This should come as no surprise. As we’ve been saying, there are plenty more unannounced projects coming to Epcot beyond the barrage of what was revealed at the D23 Expo. Given that early looks at Coco showcase a film with cultural authenticity of “Dia de los Muertos” on par with how Moana treated Polynesian cultures, this seems like an organic fit, even by EPCOT purist standards.
Assuming this rumor has some veracity to it (and I will, since Martin is reliable), I think the questions become: 1) whether this one probably hinges upon Coco‘s box office success this fall; and, 2) if the movie is a hit, and the attraction is green-lit, does the Mexico pavilion see a bigger redesign (and removal of gift shops) to free up queue space, and also potentially make the attraction more elaborate?
My guesses: yes to both questions. I suspect that Coco will be a hit. If it is, integrating its characters into a boat ride with virtually no queue will be a recipe for disaster.
DVC Resale Market speculates that this could be due to a future price increase on Disney Vacation Club, or could be a result of the end of the fiscal year approaching on September 30, and DVC having the funds to burn. I wouldn’t be surprised if it’s the former, and not just because “raise prices” is what DVC does. Consumer confidence is strong and people are showing a willingness to spend, meaning there’s opportunity for Disney to move DVC at a higher price point. Might as well cash-in on that while the economy remains good!
Finally, the Slinky Dog ride vehicles for Slinky Dog Dash arrived at Disney’s Hollywood Studios this week.
I feel like Walt Disney World should stop hyping up this land. It consists of a fairly plain Mack Launch Family Coaster and a re-skinned version of Mater’s Junkyard Jamboree. Unless you count a new entrance to Toy Story Mania, that’s it in terms of attractions. While the coaster should be fun, it’s very ordinary.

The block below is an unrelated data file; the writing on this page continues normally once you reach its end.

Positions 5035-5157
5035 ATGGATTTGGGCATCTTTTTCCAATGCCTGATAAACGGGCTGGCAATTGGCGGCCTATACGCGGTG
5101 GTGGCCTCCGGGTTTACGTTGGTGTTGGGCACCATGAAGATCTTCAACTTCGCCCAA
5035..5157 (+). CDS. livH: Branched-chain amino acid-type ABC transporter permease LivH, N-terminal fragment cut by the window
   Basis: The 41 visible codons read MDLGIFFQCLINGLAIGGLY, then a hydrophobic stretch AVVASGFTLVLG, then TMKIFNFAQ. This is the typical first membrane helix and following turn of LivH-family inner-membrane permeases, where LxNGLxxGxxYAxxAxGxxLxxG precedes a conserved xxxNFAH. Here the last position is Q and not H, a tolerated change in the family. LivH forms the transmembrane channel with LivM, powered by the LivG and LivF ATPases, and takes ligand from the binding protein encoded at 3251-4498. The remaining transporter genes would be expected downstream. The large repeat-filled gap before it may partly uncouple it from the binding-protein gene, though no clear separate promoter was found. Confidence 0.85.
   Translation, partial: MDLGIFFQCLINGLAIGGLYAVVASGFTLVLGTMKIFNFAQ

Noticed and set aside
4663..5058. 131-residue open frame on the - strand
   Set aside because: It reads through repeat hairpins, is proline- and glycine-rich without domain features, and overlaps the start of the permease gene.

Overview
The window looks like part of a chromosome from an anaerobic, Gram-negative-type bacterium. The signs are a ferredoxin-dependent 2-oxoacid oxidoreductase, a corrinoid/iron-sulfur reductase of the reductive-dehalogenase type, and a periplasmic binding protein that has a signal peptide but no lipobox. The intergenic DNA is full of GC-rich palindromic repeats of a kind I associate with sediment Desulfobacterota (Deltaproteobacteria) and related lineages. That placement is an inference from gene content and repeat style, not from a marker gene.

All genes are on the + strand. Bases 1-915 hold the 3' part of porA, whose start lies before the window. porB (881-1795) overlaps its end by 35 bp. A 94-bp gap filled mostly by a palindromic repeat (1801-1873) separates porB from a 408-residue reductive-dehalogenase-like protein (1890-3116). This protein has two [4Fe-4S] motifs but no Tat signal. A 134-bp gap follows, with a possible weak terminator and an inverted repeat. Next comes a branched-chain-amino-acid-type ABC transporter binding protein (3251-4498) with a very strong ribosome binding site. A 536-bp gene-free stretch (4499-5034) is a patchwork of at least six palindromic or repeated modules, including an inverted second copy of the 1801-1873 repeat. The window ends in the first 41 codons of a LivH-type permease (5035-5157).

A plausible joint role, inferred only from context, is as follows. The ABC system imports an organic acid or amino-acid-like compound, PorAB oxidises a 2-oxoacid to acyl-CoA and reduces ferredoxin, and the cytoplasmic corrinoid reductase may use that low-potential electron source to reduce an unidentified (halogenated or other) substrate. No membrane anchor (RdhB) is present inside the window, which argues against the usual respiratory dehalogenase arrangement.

The land should be cute and light-hearted fun, but that’s about it. It’ll be just like the other Toy Story Lands in Paris and Hong Kong, but with different substance. Hyping up every minor “milestone” will create guest expectations that Toy Story Land cannot possibly meet. This is far from the pinnacle of Imagineering (thankfully, that’s exactly what Star Wars: Galaxy’s Edge should be!)
Mainly, Toy Story Land’s purpose is to absorb crowds that’ll put a crush on Disney’s Hollywood Studios, but with only two attractions, it’s not even going to do that particularly well. It’s also not going to wow anyone thematically, unless they have super low expectations.
Then again, Toy Story Land in Hong Kong is much more popular than the infinitely superior Mystic Point, so there is precedent. Moreover, Disney’s emerging audience of Millennials who grew up on Toy Story are impressed by walls of various colors. Perhaps ‘low expectations’ is exactly what Disney is counting on guests having. (I’m a Millennial myself, so that’s self-deprecating, and not at all a ‘blame Millennials’ cheap shot.)
Finally, we’ll end with some quick-hits from the last week:
What do you think about these Walt Disney World news? Any of these rumors you hope do or don’t come to fruition? Any questions? Hearing your feedback is both interesting to us and helpful to other readers, so please share your thoughts below in the comments!